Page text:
1606 Sep 15 Neville to Thomas Windebank

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1606 Sept 15 Neville to Thomas Windebank

S[i]r, I am much ashamed of the errors which were redoubled towards you yesterday. First by my self in forsaking you And next by my people, in their yll attending you. My hope was to have killed our deere in time to have re turned to you to dinner, But when I saw he had car[-] ryed us out as farre as Cramborne, and that yt was not possible for me to com back in time, I thought yt as good to stay out his death, presuming of their discrecion at home, not to have stayed your dinner for me. But I perceave errors yo[u] not single but one commontly begets another, as bad, if not worse then my self. I pray you pardon both; ?Con[-] fession and contrition you have already, which are two parts of penance. The third, satisfaction, sall be when ?a ?hon, you will ?Injorne yt. And so hoping, and desyring to heere, that your comming abroade yesterday, did you no other harme, but the losse of your dinner, I commend me hartyly unto you, and rest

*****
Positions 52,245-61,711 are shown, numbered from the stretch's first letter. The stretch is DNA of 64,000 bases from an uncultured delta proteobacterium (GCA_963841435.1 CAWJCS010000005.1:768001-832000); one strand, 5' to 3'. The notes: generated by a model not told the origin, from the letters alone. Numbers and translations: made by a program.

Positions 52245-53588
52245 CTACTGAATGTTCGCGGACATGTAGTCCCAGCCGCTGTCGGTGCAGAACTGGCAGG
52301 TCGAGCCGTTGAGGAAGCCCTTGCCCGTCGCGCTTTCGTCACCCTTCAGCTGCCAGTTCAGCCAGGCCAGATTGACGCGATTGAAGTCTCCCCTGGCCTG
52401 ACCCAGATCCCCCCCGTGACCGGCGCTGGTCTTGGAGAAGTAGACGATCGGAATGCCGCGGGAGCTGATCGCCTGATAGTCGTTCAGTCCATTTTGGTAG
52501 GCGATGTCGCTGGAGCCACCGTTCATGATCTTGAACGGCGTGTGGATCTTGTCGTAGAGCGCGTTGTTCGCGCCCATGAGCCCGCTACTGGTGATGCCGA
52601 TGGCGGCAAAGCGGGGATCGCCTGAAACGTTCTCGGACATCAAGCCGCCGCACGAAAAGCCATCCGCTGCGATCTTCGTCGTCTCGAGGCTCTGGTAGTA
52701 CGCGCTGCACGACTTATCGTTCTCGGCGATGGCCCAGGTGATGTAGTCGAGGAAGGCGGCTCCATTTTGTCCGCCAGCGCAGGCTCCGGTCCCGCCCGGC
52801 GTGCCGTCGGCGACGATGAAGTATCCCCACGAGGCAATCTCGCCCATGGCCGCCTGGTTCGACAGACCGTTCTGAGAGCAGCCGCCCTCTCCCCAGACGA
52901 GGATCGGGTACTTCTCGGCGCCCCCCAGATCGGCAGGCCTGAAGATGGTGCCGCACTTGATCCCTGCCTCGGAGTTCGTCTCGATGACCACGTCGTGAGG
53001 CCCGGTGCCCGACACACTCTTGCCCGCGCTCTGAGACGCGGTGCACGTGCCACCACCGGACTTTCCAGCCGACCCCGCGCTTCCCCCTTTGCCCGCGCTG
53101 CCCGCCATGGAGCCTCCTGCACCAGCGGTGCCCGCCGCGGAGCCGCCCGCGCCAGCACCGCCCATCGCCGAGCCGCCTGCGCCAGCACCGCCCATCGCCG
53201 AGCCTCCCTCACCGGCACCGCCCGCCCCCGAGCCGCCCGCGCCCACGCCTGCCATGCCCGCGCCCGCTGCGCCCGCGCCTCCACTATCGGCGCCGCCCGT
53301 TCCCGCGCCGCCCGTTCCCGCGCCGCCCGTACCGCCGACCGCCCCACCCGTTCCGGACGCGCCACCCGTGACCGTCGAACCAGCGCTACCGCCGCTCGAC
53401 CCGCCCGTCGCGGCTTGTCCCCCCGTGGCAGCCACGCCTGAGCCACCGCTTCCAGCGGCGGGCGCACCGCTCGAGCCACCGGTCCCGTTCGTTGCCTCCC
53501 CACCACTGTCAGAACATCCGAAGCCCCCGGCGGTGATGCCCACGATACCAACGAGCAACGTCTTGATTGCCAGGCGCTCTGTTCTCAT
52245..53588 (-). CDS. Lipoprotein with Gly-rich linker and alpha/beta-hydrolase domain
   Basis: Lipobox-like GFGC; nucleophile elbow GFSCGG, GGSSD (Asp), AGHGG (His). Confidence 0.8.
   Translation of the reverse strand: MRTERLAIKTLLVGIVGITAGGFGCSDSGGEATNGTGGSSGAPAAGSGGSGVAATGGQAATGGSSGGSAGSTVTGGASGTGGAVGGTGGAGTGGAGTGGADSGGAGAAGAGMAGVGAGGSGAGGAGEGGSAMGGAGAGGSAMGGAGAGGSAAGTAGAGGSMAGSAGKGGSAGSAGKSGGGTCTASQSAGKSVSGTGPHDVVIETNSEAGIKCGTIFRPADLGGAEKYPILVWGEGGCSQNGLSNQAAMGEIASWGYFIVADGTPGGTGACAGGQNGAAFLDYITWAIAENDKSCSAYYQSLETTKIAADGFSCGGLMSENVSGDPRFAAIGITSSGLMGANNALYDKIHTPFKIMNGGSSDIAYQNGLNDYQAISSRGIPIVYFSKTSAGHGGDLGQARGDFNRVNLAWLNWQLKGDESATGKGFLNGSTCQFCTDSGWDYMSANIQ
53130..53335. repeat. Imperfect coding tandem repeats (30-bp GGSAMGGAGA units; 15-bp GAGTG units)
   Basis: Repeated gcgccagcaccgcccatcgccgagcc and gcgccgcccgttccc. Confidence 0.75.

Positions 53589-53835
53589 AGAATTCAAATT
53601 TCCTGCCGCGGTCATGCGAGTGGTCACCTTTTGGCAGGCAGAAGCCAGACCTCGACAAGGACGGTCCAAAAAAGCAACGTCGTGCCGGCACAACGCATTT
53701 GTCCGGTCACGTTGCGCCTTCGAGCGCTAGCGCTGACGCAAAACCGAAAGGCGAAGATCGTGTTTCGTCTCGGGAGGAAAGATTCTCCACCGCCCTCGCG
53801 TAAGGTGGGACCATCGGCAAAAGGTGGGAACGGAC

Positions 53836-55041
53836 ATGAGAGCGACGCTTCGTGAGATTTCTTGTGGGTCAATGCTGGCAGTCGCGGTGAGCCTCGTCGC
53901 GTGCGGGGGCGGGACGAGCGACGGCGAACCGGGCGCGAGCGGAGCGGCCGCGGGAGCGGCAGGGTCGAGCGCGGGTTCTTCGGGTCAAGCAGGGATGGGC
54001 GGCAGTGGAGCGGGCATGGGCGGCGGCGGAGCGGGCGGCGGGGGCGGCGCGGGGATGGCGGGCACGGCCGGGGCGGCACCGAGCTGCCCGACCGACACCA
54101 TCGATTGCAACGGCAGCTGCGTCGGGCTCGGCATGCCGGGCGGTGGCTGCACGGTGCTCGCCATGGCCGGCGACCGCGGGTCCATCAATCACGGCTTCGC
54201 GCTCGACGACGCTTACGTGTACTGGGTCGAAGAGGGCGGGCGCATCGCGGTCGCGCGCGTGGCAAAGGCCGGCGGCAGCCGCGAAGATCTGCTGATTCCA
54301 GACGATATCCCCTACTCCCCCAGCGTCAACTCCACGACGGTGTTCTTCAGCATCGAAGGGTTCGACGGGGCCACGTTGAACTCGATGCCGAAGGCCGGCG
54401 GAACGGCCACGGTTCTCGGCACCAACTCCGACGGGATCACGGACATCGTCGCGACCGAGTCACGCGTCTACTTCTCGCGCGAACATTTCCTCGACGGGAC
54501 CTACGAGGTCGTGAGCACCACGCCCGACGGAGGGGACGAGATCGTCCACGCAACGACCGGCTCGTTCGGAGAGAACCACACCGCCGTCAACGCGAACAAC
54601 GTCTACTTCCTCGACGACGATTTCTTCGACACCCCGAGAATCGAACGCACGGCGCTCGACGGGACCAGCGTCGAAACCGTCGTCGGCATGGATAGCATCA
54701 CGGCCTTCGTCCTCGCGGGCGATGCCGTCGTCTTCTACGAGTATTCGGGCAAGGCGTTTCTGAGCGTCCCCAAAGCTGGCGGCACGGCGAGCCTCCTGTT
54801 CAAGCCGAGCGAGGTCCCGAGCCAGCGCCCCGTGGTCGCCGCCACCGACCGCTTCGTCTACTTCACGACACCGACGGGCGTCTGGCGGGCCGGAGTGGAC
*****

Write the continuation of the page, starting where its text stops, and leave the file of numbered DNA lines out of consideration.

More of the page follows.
Evermore at your commande Henry Nevill

Update 1/26/2019: John O'Donnell offers a different reading of some of these lines: A couple of corrections to the transcription of Neville's letter: …But I perceave errors go not single but one commonly begets another, as bad, yf not worse then yt self…The third, satisfaction, shall be when & how, you will Injoine yt…